Exposure to cooking fuels and birth weight

Research studies on wood smoke and other air pollution.

Exposure to cooking fuels and birth weight

Postby Wilberforce » Mon Jul 27, 2015 5:58 pm

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Exposure to cooking fuels and birth weight in Lanzhou, China: a birth cohort study
Jiang et al
http://www.biomedcentral.com/1471-2458/15/712/abstract
Abstract
Background
Early studies have suggested that biomass cooking fuels were associated with increased risk of low birth weight (LBW). However it is unclear if this reduced birth weight was due to prematurity or intrauterine growth restriction (IUGR).

Methods
In order to understand the relationship between various cooking fuels and risk of LBW and small for gestational age (SGA), we analyzed data from a birth cohort study conducted in Lanzhou, China which included 9,895 singleton live births.

Results
Compared to mothers using gas as cooking fuel, significant reductions in birth weight were observed for mothers using coal (weight difference?=?73.31 g, 95 % CI: 26.86, 119.77) and biomass (weight difference?=?87.84 g, 95 % CI: 10.76, 164.46). Using biomass as cooking fuel was associated with more than two-fold increased risk of LBW (OR?=?2.51, 95 % CI: 1.26, 5.01), and the risk was mainly seen among preterm births (OR?=?3.43, 95 % CI: 1.21, 9.74). No significant associations with LBW were observed among mothers using coal or electromagnetic stoves for cooking.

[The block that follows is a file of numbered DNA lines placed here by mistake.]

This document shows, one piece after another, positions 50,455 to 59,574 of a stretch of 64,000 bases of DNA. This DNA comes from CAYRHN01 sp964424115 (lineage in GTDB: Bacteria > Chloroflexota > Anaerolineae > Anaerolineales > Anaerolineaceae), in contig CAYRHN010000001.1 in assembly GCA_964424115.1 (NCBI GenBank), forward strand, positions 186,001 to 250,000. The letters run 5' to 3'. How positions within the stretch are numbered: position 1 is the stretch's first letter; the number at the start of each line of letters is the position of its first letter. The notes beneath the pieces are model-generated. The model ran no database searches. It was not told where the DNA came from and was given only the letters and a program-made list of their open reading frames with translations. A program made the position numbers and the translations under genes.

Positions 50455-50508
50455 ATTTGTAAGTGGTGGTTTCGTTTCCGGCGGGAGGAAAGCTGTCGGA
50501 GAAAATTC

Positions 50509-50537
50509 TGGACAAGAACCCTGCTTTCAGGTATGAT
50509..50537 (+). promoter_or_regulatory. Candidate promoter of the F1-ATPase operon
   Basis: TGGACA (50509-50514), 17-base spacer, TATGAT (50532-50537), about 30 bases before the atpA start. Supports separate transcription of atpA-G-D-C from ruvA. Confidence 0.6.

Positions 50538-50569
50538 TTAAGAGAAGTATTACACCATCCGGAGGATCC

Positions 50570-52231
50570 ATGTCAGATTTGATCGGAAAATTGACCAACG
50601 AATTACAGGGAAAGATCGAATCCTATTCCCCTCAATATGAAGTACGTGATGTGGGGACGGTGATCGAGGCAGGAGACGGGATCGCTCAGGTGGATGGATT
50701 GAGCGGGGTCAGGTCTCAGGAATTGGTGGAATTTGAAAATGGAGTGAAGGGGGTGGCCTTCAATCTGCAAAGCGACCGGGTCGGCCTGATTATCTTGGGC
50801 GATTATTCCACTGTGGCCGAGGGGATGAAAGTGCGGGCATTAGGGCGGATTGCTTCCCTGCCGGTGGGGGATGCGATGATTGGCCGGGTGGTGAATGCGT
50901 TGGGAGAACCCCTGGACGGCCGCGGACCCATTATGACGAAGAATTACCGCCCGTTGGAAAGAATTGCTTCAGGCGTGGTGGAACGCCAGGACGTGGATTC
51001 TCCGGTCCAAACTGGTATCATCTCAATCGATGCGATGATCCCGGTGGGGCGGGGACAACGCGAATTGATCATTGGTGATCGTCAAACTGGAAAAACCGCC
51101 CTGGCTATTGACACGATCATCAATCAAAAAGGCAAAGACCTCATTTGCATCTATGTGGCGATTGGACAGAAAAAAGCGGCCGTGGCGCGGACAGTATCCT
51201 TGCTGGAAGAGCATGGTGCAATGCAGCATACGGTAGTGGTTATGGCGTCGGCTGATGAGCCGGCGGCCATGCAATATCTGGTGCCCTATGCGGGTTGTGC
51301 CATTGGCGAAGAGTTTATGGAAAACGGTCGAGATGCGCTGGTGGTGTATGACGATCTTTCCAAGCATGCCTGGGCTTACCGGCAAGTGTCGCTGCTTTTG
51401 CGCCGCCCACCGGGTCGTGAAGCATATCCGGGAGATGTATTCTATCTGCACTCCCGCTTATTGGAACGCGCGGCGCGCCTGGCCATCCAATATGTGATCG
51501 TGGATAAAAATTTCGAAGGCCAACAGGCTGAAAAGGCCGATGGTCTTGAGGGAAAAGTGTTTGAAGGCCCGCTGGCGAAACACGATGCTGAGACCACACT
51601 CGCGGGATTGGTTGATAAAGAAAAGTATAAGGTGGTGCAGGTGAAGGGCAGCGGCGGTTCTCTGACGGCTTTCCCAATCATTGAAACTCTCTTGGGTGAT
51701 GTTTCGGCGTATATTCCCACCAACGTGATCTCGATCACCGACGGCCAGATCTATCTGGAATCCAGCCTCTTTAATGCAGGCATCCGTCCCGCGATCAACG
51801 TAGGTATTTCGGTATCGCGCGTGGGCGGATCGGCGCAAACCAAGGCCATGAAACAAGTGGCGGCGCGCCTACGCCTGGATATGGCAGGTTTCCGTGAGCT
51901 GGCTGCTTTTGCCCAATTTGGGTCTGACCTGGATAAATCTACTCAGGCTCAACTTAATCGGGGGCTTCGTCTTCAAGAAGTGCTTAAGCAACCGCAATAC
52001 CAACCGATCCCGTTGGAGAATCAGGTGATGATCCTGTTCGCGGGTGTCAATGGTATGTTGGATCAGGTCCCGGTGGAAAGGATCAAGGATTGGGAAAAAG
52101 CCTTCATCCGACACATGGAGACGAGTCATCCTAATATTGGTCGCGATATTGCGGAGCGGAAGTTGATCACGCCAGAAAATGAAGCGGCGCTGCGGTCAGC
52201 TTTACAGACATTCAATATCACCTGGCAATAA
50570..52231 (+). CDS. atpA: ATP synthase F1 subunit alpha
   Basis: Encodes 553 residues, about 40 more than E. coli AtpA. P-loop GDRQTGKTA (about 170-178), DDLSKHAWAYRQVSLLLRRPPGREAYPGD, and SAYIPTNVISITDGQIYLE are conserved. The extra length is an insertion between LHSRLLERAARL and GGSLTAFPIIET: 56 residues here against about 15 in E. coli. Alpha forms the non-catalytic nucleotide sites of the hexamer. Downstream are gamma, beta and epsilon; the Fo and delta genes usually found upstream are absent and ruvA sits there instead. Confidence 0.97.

Conclusions
These findings suggest that exposure to biomass during pregnancy is associated with risk of LBW, and the effect of biomass on LBW may be primarily due to prematurity rather than IUGR.
• The Surgeon General has determined that there is no safe level of exposure to ambient smoke!

• If you smell even a subtle odor of smoke, you are being exposed to poisonous and carcinogenic chemical compounds!

• Even a brief exposure to smoke raises blood pressure, (no matter what your state of health) and can cause blood clotting, stroke, or heart attack in vulnerable people. Even children experience elevated blood pressure when exposed to smoke!

• Since smoke drastically weakens the lungs' immune system, avoiding smoke is one of the best ways to prevent colds, flu, bronchitis, or risk of an even more serious respiratory illness, such as pneumonia or tuberculosis! Does your child have the flu? Chances are they have been exposed to ambient smoke!
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